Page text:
Dy­ing un­til I climbed a moun­tain

A moun­tain’s spirit helped me heal Tim Ben­nett, 49, from East Sus­sex

Chat It's Fate - - Contents -

Stand­ing in front of the mir­ror, I stared into my own eyes. They were wide with hor­ror.

I didn’t recog­nise my own re­flec­tion. Years of drug abuse had taken their toll on my now skinny and skele­tal physique with sunken cheeks and sal­low skin. ‘I’m dy­ing,’ I mut­tered. I’d wo­ken up night af­ter night with pal­pi­ta­tions, a rac­ing heart. Knew it wouldn’t be long be­fore my body gave up com­pletely.

It was why I’d avoided look­ing at a mir­ror for months now. But I couldn’t put it off for­ever - so here I was, look­ing at a man who, at un­der seven stone, was half the weight he used to be.

It was time for me to con­front the truth.

I was an ad­dict and al­co­holic.

Gate­way­drug

The prob­lem had started in my early 20s, when I tried mar­i­juana and found it helped with my shy­ness and low self-es­teem. It had proven to be a gate­way drug. Now, more than 10 years later, I reg­u­larly used co­caine, ec­stasy, mush­rooms, pre­scrip­tion drugs and al­co­hol. Cannabis was a thing of the past, some­thing I could no longer tol­er­ate as it in­duced crip­pling anx­i­ety. I’d stopped eat­ing, had my first al­co­holic drink as soon as I woke up. I’d blacked out count­less times and wo­ken up days later, of­ten with bro­ken bones.

From the out­side, I seemed OK. I was mar­ried, and pas­sion­ate about my job as a so­cial worker for dis­abled chil­dren. Iron­i­cally, I may have ap­peared clean-liv­ing, as I’d al­ways been in­ter­ested in al­ter­na­tive ther­a­pies and the es­o­teric. I’d even stud­ied reiki, be­com­ing a sec­ond­de­gree prac­ti­tioner.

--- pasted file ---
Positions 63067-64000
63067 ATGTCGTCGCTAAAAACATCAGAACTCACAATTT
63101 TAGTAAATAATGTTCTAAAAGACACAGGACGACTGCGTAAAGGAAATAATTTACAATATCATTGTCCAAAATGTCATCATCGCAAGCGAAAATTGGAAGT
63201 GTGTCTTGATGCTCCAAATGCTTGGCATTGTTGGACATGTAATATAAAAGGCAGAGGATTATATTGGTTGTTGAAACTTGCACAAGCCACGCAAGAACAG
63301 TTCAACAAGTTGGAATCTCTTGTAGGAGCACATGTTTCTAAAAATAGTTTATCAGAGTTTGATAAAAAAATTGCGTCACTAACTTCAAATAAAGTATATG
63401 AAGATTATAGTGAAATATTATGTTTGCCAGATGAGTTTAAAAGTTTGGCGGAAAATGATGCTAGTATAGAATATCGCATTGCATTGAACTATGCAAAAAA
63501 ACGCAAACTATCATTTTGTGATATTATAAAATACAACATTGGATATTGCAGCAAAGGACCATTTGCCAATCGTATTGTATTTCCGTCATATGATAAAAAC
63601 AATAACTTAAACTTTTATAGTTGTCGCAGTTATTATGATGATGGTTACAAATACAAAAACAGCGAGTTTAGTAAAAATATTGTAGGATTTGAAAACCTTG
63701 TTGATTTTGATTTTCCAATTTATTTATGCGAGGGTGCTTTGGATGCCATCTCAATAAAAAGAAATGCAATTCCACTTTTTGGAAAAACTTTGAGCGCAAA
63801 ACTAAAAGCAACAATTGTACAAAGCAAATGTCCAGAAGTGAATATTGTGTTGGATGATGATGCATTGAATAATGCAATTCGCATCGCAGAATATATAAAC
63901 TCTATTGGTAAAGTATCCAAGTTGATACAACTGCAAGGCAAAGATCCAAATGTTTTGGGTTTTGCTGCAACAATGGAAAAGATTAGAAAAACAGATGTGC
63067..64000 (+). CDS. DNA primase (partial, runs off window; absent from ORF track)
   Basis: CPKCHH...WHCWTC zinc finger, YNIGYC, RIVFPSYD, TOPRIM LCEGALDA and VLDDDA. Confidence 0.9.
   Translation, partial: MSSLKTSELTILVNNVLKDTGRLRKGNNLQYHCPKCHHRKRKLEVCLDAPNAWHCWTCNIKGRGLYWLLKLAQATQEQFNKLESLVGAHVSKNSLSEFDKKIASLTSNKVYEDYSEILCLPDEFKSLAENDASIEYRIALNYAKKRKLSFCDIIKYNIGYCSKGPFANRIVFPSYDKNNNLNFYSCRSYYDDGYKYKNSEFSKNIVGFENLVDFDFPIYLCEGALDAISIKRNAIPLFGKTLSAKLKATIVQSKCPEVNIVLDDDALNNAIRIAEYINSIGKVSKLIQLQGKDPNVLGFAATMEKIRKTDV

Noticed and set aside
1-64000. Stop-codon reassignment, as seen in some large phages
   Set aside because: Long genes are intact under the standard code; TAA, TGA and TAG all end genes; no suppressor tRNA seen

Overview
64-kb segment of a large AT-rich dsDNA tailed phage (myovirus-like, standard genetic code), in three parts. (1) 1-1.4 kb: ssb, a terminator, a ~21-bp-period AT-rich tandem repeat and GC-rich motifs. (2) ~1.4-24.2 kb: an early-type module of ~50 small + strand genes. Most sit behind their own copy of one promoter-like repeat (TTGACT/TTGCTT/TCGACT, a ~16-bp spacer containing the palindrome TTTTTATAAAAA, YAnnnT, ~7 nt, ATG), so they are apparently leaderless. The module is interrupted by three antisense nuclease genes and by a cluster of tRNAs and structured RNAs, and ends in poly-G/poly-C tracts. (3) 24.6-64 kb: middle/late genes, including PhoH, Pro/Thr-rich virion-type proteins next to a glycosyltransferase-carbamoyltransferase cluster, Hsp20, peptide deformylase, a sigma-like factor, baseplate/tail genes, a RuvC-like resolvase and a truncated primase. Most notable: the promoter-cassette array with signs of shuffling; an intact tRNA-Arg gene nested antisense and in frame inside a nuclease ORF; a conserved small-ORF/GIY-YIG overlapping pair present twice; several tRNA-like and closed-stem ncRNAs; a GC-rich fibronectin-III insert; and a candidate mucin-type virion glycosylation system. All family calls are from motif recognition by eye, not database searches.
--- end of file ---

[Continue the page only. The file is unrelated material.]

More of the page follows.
When I was fully im­mersed in reiki, I’d ac­tu­ally been able to see golden, sparkling en­ergy. Now the golden glow had com­pletely gone from my life.

I’d hit rock bot­tom – but I still had a chance to turn my life around. A friend had gone through a re­hab pro­gramme in Cape Town. He said it had been hard, but worth it. It was

worth a try.

Sip­ping a beer in Heathrow air­port, I won­dered what I was let­ting my­self in for.

But to my sur­prise, I didn’t find re­hab as hard as I’d ex­pected. I was so ready to change my life, I ac­tively em­braced the twelve-step pro­gramme and in­ten­sive psy­chother­apy.

As part of my re­cov­ery, I trekked up Ta­ble Moun­tain. Sit­ting and qui­etly med­i­tat­ing at the top, I was sud­denly im­mersed in a sense of enor­mous power, of strength, of love. I re­alised I was con­nect­ing with the moun­tain it­self. It was the most pro­found and hum­bling mo­ment of my life. I came down from that moun­tain a changed man.

I knew then that I’d never want to touch

The golden glow had gone from my life

On the edge: Thin and ill At peace: Happy and sober

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